• New (ISC)² Executive Director Introduction: Building on Our Successes & Striving for Excellence

    David Shearer
    5 Jan 2015 | 6:00 am
    I’m pleased to start off 2015 as the new (ISC)² executive director. As someone who has been entrusted with information security responsibilities throughout my career, I welcome the opportunity to speak out about the challenges we face on behalf of those working to keep our cyber world safe. During my past two years as COO at (ISC)², I’ve seen the organization make positive strides toward establishing a member focus; however, this is a sustained commitment with more work to be done. I want to build on the momentum of our successes while continuing to evaluate areas that we need to…
  • 2015 Cybersecurity Predictions: Bolstering Budgets and Growing and Crumbling Technologies

    Hord Tipton
    11 Dec 2014 | 8:02 am
    As security professionals, we look back at 2014 with a sense of frustration that we are facing major security breaches in the news daily. This year has been our most challenging yet. The world is now well aware that no single industry is immune to cybersecurity attacks – from retailers to financial institutions to hospitals and governments. In fact, PricewaterhouseCoopers’s 2015 The Global State of Information Security Survey found that the total number of security incidents detected by respondents climbed to 42.8 million this year, an increase of 48% over 2013. Next year will certainly…
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    DFI News All

  • Digital Forensics Can Use Facebook to Solve Cases

    eaustin
    2 Jan 2015 | 7:27 am
    The theft of trade secrets in U.S.Read more about Digital Forensics Can Use Facebook to Solve CasesComments
  • Low-risk 'Worm' Removed at Hacked South Korea Nuclear Operator

    eaustin
    2 Jan 2015 | 7:20 am
    South Korean authorities have found evidence that a low-risk computer "worm" had been removed from devices connected to some nuclear plant control systems, but no harmful virus was found in reactor controls threatened by a hacker.   Korea Hydro & Nuclear Power Co Ltd said it would beef up cybersecurity by hiring more IT security experts and forming an oversight committee, as it came in for fresh criticism from lawmakers following recent hacks against its headquarters.  Read more about Low-risk 'Worm' Removed at Hacked South Korea Nuclear OperatorComments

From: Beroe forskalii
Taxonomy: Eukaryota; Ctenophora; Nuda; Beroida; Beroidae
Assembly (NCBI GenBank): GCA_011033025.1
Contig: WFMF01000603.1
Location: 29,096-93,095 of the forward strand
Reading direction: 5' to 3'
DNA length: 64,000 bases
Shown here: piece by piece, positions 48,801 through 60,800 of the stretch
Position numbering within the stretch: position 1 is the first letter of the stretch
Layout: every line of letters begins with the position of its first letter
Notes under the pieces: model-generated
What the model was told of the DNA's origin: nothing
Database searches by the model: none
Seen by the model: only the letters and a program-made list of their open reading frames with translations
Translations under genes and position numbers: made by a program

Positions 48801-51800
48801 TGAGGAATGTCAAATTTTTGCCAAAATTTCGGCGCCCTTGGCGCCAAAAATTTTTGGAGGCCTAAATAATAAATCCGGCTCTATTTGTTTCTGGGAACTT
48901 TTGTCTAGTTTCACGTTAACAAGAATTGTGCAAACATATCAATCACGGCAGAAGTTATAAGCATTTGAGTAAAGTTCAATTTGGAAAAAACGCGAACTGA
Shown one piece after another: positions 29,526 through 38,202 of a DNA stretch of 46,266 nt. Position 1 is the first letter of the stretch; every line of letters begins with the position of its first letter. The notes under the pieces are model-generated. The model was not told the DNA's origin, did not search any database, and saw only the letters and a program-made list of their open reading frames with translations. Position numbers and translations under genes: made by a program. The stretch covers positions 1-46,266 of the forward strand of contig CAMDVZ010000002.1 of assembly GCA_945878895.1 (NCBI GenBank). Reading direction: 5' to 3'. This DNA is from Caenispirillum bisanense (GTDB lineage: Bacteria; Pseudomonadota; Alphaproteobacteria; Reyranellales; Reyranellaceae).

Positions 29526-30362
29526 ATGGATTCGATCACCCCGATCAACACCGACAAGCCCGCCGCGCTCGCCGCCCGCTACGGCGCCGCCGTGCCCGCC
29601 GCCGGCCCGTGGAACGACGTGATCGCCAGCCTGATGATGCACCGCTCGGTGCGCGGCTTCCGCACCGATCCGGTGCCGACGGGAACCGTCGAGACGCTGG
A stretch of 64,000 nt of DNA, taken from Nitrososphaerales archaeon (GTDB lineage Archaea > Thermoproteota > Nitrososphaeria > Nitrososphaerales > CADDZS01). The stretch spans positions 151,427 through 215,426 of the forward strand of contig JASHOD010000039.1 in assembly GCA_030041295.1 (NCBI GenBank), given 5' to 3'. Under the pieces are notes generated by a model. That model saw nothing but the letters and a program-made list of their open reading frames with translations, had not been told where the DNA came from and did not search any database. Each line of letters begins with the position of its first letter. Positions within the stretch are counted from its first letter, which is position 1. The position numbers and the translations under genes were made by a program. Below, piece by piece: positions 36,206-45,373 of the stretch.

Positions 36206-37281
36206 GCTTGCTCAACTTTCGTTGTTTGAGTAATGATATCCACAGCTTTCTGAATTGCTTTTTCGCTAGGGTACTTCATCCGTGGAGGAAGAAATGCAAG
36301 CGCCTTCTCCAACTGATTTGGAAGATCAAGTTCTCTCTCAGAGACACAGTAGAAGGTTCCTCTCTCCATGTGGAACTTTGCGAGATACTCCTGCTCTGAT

• GCHQ's 'Spook First' Program to Train Britain's Most Talented Tech Entrepreneurs

    eaustin
    2 Jan 2015 | 7:13 am
    Read more about GCHQ's 'Spook First' Program to Train Britain's Most Talented Tech EntrepreneursComments
  • Ex-employees, Lizard Squad May Have Aided Sony Hack

    eaustin
    2 Jan 2015 | 7:02 am
    All sorts of theories about who really made off with terabytes of Sony Pictures Entertainment’s corporate data and then set off malware erasing the company’s hard drives have emerged in the wake of Sony’s release of The Interview. While the FBI is insistent that the responsibility for the Sony breach and cyberdefenstration restRead more about Ex-employees, Lizard Squad May Have Aided Sony HackComments
  • Over 80 Percent of Dark-Web Visits Relate to Pedophilia

    eaustin
    2 Jan 2015 | 6:53 am
    The mysterious corner of the Internet known as the Dark Web is designed to defy all attempts to identify its inhabitants. But one group of researchers has attempted to shed new light on what those users are doing under the cover of anonymity.Read more about Over 80 Percent of Dark-Web Visits Relate to PedophiliaComments